The palace at Leh

Leh Palace, which dominates the skyline of the dusty little town

Nestled deep in the mountains in a Ladakh valley carved by the Indus River, Leh was a delight – and a perfectly safe place to visit in the otherwise tumultuous state of Kashmir. With apologies to Robert Frost, I’d taken the more travelled of the two roads leading to Leh. The other went via Srinagar, fifty miles from the border with Pakistan and a hotspot for trouble, with attacks occurring against security forces there on a regular basis. The UK Foreign and Commonwealth Office advises against all travel in Kashmir except for Ladakh due to the ongoing tension, and although they are known to be overcautious with their advice, I decided to heed it on this occasion, aware of the deep-seated feelings the Kashmir dispute can raise.
Like most of the currently disputed territories in the world, the British helped cause the mess in Kashmir. As the British Empire was crumbling post-Second World War, calls were growing louder for the establishment of an independent Muslim state in what was British India. Although fought by many – including the legendary Ghandi, who maintained that unity was the way but eventually capitulated – it went ahead, and in 1947 the state of Pakistan was created, comprising the land west of Amritsar in Punjab and the area east of Calcutta, then known as East Pakistan (but which is now the independent state of Bangladesh after a brief war of independence in the early seventies).
If only it were so easy to draw a few lines on a map and for everyone to live happily ever after. The Indian subcontinent was far from religiously homogeneous, and in the ensuing chaos of people uprooting and relocating to the land of their religion, terrible massacres occurred. Whole trains of Muslims fleeing to newly-created Pakistan were held up and their passengers slaughtered by Hindu mobs. Hindus fleeing Pakistan to India were similarly ambushed and murdered. The legacy of such terrible atrocities was a reinforcement of mutual religious hatred which lingers to this day, simmering under the surface and rearing its ugly head from time to time such as during the Mumbai riots a few years back.
At the time of the partitioning of British India, Kashmir had a particularly difficult quandry. A hodgepodge state of Buddhists, Hindus and Muslims – the latter of which were the majority – it was ruled by a Hindu Maharajah. Torn between choosing to join Pakistan or India, and facing immense pressure from both sides, he eventually put his lot in with India (although Pakistan maintains to this day that this decision was made after Indian troops entered Kashmir). Ever since, the state has been in a tug of war and the epicentre of India-Pakistan skirmishes and hostilities. To add to the mess, India has a contested Kashmiri border with China as well, which resulted in the Sino-Indian War of 1962. All the while, the Ladakhi Buddhists keep their heads down and lap up the tourism that comes their way as a remote yet thoroughly safe province of Kashmir.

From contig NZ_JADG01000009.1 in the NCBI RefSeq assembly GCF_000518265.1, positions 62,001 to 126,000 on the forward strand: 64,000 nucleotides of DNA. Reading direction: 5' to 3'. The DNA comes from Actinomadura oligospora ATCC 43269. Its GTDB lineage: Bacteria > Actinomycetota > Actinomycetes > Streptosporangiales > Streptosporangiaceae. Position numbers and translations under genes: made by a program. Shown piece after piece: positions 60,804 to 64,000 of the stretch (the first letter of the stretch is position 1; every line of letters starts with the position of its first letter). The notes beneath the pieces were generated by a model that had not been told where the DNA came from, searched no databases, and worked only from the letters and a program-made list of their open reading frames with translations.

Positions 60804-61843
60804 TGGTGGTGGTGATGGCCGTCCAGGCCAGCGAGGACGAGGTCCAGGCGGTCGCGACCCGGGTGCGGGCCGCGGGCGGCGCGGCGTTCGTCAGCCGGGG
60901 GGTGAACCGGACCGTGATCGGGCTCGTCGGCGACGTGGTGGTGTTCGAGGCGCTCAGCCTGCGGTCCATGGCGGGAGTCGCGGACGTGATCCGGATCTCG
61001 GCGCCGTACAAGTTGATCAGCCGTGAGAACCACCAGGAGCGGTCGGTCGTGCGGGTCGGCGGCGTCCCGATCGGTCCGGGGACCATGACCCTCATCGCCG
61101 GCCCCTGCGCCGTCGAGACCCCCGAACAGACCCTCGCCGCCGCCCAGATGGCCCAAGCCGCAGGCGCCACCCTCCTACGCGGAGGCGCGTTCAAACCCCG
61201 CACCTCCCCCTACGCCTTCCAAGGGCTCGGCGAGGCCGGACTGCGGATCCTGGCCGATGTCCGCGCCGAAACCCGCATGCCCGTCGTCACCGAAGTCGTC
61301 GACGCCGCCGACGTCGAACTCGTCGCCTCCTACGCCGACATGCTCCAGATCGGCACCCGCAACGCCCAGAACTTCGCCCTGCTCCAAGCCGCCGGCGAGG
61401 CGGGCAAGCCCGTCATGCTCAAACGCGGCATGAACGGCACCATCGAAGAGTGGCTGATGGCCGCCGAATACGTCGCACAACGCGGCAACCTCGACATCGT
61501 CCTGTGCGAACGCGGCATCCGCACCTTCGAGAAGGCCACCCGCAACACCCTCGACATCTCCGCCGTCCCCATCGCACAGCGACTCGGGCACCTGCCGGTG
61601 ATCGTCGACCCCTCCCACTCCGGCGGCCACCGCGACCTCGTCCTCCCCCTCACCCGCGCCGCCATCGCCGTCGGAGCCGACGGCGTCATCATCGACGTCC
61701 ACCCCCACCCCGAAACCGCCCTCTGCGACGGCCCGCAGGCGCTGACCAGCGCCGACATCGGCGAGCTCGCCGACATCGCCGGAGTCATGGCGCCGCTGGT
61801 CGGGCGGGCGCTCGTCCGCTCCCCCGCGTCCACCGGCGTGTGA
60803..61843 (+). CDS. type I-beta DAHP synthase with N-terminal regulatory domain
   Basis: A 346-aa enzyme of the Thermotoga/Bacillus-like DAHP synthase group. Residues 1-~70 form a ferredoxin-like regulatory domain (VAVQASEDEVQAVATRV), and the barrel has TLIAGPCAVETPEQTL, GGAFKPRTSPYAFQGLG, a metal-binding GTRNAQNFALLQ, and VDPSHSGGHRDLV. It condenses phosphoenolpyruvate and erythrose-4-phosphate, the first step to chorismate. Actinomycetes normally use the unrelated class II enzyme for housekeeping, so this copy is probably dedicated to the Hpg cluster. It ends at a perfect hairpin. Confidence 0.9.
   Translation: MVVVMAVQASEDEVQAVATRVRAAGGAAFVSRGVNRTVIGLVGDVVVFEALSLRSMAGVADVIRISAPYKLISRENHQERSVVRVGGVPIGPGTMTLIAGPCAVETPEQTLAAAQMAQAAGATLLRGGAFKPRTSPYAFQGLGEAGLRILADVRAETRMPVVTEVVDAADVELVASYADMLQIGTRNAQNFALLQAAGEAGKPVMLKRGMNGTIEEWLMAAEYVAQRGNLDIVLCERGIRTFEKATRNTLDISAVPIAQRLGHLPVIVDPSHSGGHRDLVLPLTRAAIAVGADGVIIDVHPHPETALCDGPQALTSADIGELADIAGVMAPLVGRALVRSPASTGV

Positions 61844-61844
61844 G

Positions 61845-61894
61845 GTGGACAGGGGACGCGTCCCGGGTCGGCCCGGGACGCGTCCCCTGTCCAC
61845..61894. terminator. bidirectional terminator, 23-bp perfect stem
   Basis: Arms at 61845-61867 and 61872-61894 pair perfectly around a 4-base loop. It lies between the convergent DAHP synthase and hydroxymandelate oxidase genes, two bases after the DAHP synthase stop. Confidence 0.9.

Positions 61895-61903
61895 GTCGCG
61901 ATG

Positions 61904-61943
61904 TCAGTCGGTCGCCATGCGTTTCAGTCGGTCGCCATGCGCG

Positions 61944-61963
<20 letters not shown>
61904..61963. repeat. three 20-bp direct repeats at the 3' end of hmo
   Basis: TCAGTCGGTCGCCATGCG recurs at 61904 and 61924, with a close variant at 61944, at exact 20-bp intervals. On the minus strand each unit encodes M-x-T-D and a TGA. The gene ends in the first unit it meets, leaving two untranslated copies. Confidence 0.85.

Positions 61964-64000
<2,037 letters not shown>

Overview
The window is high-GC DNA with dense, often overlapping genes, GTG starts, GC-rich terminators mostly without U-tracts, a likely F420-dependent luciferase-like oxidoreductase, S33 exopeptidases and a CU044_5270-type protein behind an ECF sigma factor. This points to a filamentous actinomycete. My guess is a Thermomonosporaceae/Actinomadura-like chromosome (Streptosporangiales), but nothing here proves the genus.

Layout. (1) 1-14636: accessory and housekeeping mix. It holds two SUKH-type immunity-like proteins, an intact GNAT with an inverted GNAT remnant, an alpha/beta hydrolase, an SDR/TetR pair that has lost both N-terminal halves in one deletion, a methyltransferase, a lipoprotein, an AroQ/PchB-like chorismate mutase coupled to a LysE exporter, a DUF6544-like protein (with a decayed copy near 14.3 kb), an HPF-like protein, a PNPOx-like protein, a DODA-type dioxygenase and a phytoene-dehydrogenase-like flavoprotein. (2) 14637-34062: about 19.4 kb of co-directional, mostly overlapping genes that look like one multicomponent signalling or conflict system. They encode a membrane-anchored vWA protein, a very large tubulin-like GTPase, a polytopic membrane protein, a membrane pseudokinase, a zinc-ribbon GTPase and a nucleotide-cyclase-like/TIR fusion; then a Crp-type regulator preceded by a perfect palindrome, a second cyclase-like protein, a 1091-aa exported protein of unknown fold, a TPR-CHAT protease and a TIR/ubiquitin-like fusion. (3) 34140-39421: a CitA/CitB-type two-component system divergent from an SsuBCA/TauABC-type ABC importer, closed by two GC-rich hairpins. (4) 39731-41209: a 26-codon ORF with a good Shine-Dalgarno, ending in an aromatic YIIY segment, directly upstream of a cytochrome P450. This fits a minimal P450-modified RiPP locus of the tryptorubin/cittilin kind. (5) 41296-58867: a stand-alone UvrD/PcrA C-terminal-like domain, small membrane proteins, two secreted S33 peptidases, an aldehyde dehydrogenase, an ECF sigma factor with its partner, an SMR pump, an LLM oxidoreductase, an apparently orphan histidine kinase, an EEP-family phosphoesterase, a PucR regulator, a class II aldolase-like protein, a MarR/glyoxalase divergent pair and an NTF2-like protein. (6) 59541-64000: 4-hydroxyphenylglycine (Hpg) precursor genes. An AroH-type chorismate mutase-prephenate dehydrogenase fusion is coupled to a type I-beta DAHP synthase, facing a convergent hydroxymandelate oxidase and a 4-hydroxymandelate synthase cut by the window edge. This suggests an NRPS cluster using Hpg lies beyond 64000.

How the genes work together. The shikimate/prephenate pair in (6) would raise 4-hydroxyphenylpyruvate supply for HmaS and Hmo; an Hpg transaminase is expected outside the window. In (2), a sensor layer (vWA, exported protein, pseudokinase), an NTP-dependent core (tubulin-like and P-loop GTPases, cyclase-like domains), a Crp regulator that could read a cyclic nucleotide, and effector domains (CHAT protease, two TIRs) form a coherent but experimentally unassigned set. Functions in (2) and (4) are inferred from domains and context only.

I was feeling a lot better, although with another notch on the Imodium Meter thanks to the effects of altitude sickness. I dragged myself up and out to stroll the streets of Leh, through the bustling market centre and out to the suburbs, purposefully losing myself amongst the narrow, winding alleys of mud-brick walls running between the dwellings. I decided to make a beeline for the Shanti Stupa, a Buddhist structure up on high built by a Japanese voluntary group which apparently offered a good view of the town, and on the (many) steps upwards I bumped into the Scottish couple from the bus, who had linked up with another friendly and entertaining Scot from Orkney. I was glad to see the steps destroyed him as much as they did me; my body still wasn’t repaired or acclimatised, and the alarming taste of blood at the back of my throat as I reached the top was a shocking warning that the altitude had affected me more severely than I had first thought, showing that fluid had leaked into my lungs from my blood vessels, a possible sign of the beginnings of high-altitude pulmonary edema. The Scottish couple were heading off for further hikes to the surrounding villages, but there would be no more exertion for me, only rest and recuperation.
It felt comforting to be returning to sea level tomorrow. By plane.